Nearly two months later, on Aug. 4, Griner was sentenced to nine years in prison by a Russian court for smuggling drugs into the country. President Joe Biden released a statement regarding Griner's sentencing: "Russia is wrongfully detaining Brittney. It's unacceptable, and I call on Russia to release her immediately so she can be with her wife, loved ones, friends, and teammates. My administration will continue to work tirelessly and pursue every possible avenue to bring Brittney and Paul Whelan home safely as soon as possible."

But on Oct. 25, Griner was given more bad news when a Russian court denied her sentence appeal. The court called the original nine-year sentence "fair," according to CNBC. "[Griner] had some hope but that vanished today," Blagovolina told reporters outside the courtroom that day, according to CNBC.

When Will Brittney Griner Be Released?

About a week after Griner was sentenced, Russia confirmed it was in prisoner-swap negotiations with the United States. President Biden reportedly offered convicted Russian arms trafficker Viktor Bout (currently serving out a 25-year sentence in the United States) in exchange for Griner and American Paul Whelan, who's also imprisoned in Russia, according to CNN. However, the talks have reportedly been unproductive, and nearly two months later, Griner is still detained in Russia.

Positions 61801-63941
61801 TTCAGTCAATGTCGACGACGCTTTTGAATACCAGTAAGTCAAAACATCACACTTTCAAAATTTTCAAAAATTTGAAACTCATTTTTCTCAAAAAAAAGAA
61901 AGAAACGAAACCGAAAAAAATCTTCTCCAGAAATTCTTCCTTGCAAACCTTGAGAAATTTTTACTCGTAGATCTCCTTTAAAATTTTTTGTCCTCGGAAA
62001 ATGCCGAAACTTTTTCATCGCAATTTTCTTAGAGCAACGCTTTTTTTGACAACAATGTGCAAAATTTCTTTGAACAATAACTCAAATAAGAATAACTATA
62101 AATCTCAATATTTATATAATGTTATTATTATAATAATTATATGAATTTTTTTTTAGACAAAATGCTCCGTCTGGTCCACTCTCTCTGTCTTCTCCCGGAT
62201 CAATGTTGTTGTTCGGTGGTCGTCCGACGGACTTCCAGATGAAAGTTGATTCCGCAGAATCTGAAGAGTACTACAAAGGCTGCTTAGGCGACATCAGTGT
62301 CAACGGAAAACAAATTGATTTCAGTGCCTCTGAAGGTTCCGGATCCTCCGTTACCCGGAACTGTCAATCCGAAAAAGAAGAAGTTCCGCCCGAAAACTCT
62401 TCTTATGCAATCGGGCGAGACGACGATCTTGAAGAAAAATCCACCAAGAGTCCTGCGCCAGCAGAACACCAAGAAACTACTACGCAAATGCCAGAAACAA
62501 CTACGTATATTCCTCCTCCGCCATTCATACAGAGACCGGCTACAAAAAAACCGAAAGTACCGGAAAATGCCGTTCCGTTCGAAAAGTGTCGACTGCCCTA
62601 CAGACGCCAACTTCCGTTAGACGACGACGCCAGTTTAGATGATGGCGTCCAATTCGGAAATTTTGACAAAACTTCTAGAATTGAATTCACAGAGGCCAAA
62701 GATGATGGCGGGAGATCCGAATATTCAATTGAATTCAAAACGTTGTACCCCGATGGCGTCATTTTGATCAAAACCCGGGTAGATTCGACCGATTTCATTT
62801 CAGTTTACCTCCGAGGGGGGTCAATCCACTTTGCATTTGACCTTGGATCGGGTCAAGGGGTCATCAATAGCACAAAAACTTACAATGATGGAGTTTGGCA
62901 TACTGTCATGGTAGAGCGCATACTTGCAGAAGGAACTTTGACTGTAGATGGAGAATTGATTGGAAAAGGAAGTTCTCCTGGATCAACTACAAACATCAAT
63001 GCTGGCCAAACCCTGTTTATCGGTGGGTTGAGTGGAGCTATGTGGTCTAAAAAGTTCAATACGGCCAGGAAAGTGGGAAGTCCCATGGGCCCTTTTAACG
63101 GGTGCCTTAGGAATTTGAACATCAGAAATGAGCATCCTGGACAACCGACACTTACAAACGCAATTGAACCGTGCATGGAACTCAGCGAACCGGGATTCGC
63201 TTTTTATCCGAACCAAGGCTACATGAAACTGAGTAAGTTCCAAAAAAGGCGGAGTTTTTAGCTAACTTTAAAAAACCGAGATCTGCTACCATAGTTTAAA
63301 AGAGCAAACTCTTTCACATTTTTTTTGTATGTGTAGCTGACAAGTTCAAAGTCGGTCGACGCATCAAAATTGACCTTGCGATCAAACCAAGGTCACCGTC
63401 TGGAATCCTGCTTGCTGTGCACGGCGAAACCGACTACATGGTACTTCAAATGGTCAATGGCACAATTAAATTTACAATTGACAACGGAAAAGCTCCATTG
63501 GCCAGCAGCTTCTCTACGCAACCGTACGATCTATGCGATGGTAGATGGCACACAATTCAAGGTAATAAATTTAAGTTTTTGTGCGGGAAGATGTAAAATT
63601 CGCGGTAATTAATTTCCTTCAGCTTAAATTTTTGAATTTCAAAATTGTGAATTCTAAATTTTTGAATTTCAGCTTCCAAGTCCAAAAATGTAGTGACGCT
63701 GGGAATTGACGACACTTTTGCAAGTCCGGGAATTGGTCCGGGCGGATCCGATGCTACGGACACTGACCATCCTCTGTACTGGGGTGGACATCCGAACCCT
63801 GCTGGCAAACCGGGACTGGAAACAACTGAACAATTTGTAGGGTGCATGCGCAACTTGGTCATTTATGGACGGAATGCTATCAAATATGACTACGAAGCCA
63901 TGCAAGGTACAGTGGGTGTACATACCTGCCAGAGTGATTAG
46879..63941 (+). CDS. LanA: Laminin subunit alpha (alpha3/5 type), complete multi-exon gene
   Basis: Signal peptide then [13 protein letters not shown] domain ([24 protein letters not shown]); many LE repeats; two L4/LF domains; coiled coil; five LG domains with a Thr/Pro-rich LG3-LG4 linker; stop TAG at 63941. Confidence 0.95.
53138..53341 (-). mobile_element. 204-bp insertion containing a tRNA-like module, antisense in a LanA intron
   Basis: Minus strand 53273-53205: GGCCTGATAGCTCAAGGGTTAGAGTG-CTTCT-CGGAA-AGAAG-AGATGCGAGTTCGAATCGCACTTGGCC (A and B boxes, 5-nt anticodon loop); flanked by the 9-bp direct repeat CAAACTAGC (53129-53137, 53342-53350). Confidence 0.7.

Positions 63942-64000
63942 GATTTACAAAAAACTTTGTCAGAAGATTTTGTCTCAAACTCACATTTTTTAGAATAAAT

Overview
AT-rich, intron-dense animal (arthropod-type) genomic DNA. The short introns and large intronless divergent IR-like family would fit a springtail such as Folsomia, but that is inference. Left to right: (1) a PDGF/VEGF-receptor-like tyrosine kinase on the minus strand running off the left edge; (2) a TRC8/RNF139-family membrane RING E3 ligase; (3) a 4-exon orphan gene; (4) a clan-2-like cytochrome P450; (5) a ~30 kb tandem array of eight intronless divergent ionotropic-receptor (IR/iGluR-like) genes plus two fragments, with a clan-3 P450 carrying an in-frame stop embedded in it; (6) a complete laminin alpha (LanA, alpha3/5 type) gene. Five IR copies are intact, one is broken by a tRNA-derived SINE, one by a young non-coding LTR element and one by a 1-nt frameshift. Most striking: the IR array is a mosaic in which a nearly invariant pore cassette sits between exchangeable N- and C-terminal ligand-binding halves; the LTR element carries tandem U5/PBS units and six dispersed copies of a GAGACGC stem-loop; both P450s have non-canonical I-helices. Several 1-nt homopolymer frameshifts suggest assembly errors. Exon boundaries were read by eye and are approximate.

However, some say that even though Griner has received a guilty verdict and sentencing, a prisoner swap still could take place. In 2020, for instance, a Russian court similarly sentenced US Marine Trevor R. Reed to nine years in prison, but he was later exchanged in a swap between Russia and the US, The New York Times reported. But as of now, Griner's release date is still to be determined.

The situation has sparked outrage among her family, fellow players, fans, human-rights organizations, and more. The #FreeBrittneyGriner movement has emerged on social media. And on June 22, several groups, including the National Organization For Women, the Human Rights Campaign, the National Urban League, and the National Action Network, banded together to send a letter to Biden and Vice President Kamala Harris, per The New York Times. The letter urged the administration "to make a deal to get Brittney back home to America immediately and safely."